Andrew Dykstra never gave up.
Not when the Chicago Fire released him after two seasons. Not when he toiled for three seasons in pro soccer’s minor leagues. Dykstra believed he had the talent to still compete somewhere, if not in MLS, then perhaps overseas.
Confidence in his ability. Determination in his outlook. Those two factors kept Dykstra from walking away from soccer for good and pursuing another career. It also kept him on teams’ radar screens.
His perseverance paid off. On April 5, Dykstra started his first MLS game in over three years.
He did so without any fanfare. The Osbourn Park High School graduate only learned of his promotion to the first string when he saw a list on a board the day D.C. United hosted the New England Revolution.
It was a typical scenario for a guy who has learned to adjust on the fly without getting too high or too low.
The key was to be ready when your name is called. And on this night, he was, recording a shutout in a 2-0 win and helping D.C. United win their first game of the year.
“I mentally understand the way to deal with this,” Dykstra said. “The last couple of years there have been ups and downs. In this game, there are no real promises. You are a somebody one day and nobody the next.”
Dykstra became the starter after Bill Hamid hurt his foot while training with the U.S. National Team. As Hamid continues to recover, Dykstra has been a more than adequate replacement. In three games, he has two shutouts and almost got a third last Saturday in Columbus until Hector Jimenez placed an unstoppable shot into the net in the 90th minute earn a last-minute 1-1 tie.
"Andrew is a talented keeper and someone we have always had faith in, and he has been rock solid the last several games," said D.C. United General Manager Dave Kasper. "Having a player who is always ready to compete at a moments notice is something every team has to have, and that is a testament to the type of person and player Andrew is."
The 28-year-old Dykstra has strong credentials. He got his first shot in MLS with the Fire when he was named the starter for the 2010 season. At the time, the move was a surprise, given Dykstra was stepping in for Jon Busch, the 2008 MLS Goalkeeper of the Year who had been waived by Chicago.
He also performed well enough in the USL-Pro ranks in 2011 to earn looks from three MLS teams, Seattle, Kansas City and D.C. United. United seemed the best fit for Dykstra, who signed a four-year contract with the club.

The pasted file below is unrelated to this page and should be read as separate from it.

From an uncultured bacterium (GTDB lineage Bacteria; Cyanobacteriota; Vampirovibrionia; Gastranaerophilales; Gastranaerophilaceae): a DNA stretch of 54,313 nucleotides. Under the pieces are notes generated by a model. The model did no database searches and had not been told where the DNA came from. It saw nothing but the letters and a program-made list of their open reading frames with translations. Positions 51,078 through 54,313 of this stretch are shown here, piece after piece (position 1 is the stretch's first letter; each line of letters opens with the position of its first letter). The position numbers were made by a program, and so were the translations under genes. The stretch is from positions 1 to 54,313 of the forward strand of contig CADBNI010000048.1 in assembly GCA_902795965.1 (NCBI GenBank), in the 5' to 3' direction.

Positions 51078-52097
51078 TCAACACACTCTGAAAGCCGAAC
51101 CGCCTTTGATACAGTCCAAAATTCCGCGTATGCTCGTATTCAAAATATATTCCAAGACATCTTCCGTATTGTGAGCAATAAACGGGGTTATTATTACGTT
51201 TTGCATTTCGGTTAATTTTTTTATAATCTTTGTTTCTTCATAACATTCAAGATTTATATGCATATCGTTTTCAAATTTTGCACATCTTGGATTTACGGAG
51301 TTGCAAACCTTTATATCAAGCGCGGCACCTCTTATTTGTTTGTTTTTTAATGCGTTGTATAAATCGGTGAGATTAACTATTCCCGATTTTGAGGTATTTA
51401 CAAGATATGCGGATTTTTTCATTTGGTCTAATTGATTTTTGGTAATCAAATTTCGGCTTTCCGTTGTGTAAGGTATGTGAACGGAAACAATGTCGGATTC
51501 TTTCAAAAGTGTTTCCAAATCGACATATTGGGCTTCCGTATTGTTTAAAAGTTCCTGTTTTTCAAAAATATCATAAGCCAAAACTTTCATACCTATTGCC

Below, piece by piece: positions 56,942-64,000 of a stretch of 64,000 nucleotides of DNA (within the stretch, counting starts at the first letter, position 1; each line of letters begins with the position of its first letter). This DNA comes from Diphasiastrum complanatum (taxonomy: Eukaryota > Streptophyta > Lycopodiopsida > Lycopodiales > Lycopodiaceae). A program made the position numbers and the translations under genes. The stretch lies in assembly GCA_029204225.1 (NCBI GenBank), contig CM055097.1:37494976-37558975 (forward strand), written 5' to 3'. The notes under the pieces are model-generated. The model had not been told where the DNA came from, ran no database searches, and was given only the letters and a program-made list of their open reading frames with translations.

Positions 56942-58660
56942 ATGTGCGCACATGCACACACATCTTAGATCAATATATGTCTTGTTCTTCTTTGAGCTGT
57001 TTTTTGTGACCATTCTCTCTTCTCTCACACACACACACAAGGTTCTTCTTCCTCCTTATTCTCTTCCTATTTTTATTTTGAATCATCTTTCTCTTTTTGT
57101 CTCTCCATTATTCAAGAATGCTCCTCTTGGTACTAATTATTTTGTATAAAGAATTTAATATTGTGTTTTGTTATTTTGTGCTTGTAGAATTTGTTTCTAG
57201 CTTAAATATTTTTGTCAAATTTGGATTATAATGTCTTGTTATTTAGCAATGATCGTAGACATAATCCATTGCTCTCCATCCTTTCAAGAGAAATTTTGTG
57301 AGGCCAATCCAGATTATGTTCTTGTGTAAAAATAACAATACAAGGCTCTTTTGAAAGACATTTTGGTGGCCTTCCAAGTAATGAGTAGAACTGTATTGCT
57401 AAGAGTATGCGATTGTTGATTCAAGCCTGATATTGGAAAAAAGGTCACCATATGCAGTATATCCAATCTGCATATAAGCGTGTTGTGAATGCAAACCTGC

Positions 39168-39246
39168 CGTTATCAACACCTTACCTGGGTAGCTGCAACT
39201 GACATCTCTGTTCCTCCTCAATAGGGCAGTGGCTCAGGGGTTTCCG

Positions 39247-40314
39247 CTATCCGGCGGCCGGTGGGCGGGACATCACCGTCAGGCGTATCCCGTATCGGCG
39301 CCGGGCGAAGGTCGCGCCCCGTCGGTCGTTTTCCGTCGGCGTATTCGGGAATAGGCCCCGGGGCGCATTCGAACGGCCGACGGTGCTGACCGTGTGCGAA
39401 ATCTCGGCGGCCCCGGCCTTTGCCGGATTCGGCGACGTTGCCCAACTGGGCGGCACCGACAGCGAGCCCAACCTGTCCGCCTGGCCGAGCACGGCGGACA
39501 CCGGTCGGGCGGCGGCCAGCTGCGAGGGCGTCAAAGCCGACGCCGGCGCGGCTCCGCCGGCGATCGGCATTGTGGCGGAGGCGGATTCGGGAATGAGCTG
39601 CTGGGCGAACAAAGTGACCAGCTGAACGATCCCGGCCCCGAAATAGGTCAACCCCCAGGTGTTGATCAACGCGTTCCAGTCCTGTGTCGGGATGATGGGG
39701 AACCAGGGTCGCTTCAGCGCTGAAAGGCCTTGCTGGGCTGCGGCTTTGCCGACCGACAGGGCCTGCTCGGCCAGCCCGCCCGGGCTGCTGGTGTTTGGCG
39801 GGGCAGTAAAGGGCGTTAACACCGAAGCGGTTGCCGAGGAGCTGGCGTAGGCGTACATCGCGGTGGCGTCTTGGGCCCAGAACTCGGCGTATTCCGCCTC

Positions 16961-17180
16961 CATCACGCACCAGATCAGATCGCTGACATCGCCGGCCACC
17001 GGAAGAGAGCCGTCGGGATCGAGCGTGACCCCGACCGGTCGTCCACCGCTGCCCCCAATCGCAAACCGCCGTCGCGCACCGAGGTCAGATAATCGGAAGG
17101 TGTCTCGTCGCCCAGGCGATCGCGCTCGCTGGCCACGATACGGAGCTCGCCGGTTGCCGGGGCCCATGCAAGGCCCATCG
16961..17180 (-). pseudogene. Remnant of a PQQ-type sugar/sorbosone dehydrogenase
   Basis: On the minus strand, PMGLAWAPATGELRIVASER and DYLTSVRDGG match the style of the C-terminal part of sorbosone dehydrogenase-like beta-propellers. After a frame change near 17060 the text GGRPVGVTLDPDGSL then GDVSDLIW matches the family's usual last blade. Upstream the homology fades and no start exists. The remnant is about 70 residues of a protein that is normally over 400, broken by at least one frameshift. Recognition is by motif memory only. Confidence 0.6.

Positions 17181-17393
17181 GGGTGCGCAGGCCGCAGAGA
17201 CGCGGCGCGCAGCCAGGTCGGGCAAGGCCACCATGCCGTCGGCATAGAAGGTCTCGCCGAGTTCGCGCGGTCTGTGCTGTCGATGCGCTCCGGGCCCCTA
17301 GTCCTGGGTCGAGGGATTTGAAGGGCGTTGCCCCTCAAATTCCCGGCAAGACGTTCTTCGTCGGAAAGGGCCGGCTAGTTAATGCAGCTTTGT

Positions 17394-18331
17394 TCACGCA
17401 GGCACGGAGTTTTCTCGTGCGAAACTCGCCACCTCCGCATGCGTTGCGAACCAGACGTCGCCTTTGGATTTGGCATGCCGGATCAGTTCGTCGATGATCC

Prior to 2014, Dykstra spent the last two seasons as United’s third-string goalie on loan to Charleston in 2012 and to Richmond in 2013.
His time with both squads allowed Dykstra to remain competitive and improve his game. It also attracted interest during this offseason from a third-tier team in England a team in the Scottish Premier League.
Since D.C. owned Dykstra’s rights, they had the option of retaining him. They did, but with an understanding that Dykstra would get a more serious look to become the second-string goalie behind Hamid.
“D.C. United was not interested in letting me go. That was the biggest thing,” Dykstra said. “That was a good sign they did not want to let me go.”
When Joe Willis, who had served as D.C. United’s back-up goalie the last three seasons, was assigned to Richmond, Dykstra knew he was staying with the club.
“Coming into the season, they told me, ‘You increased your value,’ “ Dykstra said. “They told me, ‘You will get your day.’ “
Whether that means staying in the starting lineup or not remains up in the air. D.C. United’s next game is this Saturday at home against FC Dallas and chances are Dykstra may not know his status until that day.
More than likely, Hamid will return as the starter once he’s fully healthy. But Dykstra is prepared for any situation. He’s been through enough since becoming a pro in 2009 to understand how the business works.
The best he can do is rely on his body of work and let it speak for itself.
“It’s been trust in my own abilities,” Dykstra said in reference to why he has continued to stick with soccer. “It’s just about getting an opportunity. That’s the way it is for this position.”